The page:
GoDaddy pays women in leadership roles 98 cents on average for every dollar men make. While not perfect, the web services company is taking serious steps to close the gender pay gap--and it's already ahead of the national average, which is between 78 and 80 cents on the dollar, by most accounts.

For the second consecutive year, the Scottsdale, Arizona-based company, released data Wednesday on salaries and promotion rates for different jobs in the company, broken down by gender. The purpose is to compare how women are compensated and promoted versus men in the same job. GoDaddy hopes the analysis will improve its understanding of the difference in career trajectories that can lead to a gap in pay.

"Equal pay isn't a reality across our industry, or America as a whole," says GoDaddy CEO Blake Irving. "There's still much work to do to make it so. We can't solve a problem unless we know the depth of the problem." Irving also says he encourages other companies to share their data publicly.

For its part, the company's anonymized numbers show that women in technical jobs actually make a penny more than their male counterparts. But the pay gap is more evident in senior leadership, where men make about 2 cents more on the dollar than women in similar roles. Women make up only a quarter of senior leadership, even less than last year, and the share of women among GoDaddy's engineers ticked up only one percentage point, to 21 percent.

To encourage greater diversity, GoDaddy's strategy is multipronged. Here are just three ways the company is looking to add more women to its upper ranks.

1. Nix bias from the promotion process.

To ensure men and women are evaluated on the same terms and equitably promoted, GoDaddy is employing the help of Stanford's Clayman Institute, which offers research and recommendations on gender equality. One method GoDaddy uses to pinpoint unconscious bias in promotions and reviews is to ask managers to articulate their logic for pay, promotion and hiring decisions. GoDaddy's chief product officer Steven Aldrich adds that the company has worked to weed out biased language in its job descriptions and performance evaluations.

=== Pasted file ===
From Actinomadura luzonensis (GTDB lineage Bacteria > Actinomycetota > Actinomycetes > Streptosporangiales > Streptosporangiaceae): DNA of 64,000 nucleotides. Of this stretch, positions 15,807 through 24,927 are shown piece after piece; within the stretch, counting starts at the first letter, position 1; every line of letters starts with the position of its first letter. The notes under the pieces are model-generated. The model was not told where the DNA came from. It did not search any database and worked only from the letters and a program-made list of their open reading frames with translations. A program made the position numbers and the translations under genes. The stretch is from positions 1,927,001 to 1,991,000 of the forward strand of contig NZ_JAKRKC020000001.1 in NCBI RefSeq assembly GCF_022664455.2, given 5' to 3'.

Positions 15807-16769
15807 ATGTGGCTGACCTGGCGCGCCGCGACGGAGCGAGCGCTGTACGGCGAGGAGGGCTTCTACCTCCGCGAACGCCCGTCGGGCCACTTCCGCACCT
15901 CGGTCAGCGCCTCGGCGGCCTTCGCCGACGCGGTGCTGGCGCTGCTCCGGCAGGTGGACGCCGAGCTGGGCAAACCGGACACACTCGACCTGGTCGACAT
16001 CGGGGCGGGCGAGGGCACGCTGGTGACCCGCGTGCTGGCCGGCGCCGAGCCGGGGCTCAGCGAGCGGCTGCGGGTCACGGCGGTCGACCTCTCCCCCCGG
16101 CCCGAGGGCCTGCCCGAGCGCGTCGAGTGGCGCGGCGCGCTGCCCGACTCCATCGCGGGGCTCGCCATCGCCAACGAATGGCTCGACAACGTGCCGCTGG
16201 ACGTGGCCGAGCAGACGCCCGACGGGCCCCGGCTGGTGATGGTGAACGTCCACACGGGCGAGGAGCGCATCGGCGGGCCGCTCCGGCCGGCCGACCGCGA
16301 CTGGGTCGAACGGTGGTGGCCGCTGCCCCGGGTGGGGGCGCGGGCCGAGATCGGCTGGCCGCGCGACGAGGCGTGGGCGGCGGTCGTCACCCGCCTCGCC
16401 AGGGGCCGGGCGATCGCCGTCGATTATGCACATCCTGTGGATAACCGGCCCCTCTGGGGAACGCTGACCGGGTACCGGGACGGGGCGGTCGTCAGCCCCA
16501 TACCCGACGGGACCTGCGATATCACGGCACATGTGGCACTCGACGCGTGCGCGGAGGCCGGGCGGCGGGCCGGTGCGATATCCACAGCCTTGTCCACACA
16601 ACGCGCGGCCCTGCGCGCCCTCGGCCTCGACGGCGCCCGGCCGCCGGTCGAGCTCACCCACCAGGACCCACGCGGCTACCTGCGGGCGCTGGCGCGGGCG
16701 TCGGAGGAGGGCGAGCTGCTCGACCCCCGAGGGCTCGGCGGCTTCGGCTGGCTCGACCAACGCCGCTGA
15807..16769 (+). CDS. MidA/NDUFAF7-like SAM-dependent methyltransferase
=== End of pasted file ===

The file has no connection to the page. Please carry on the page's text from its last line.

2. Find targeted sources for recruitment.

Based on the numbers, GoDaddy recognized a need to beef up its recruitment of women into senior engineering positions. Coding academies that focus on women, like HackBright and Ada, help GoDaddy recruit diverse new talent. And a partnership with nonprofit PathForward, which facilitates internship programs for midcareer professionals, helps the company hire experienced women for senior positions.

Recruiting efforts have also focused heavily on filling the pipeline to senior roles with early-career women engineers. This year, 50 percent of its recent college graduate hires in engineering are women; that's up from 14 percent in 2014 and 39 percent in 2015. "Our job now is to make sure they stay with the company and are steadily promoted," says Auguste Goldman, GoDaddy's chief people officer.

3. Help the best talent move up.

In addition to tracking salary and promotion rates for its 5,000 employees, GoDaddy plans to look at "time in role" numbers to determine how well workers are promoted and at what point in the career ladder attrition is occurring. If women are stagnant in their roles compared with men, it's a signal that workers might not be receiving the same opportunities for professional growth.

"We encourage all companies to release their salary data," Goldman says. "Even if it's uncomfortable, you have to see the data so you can have the conversation."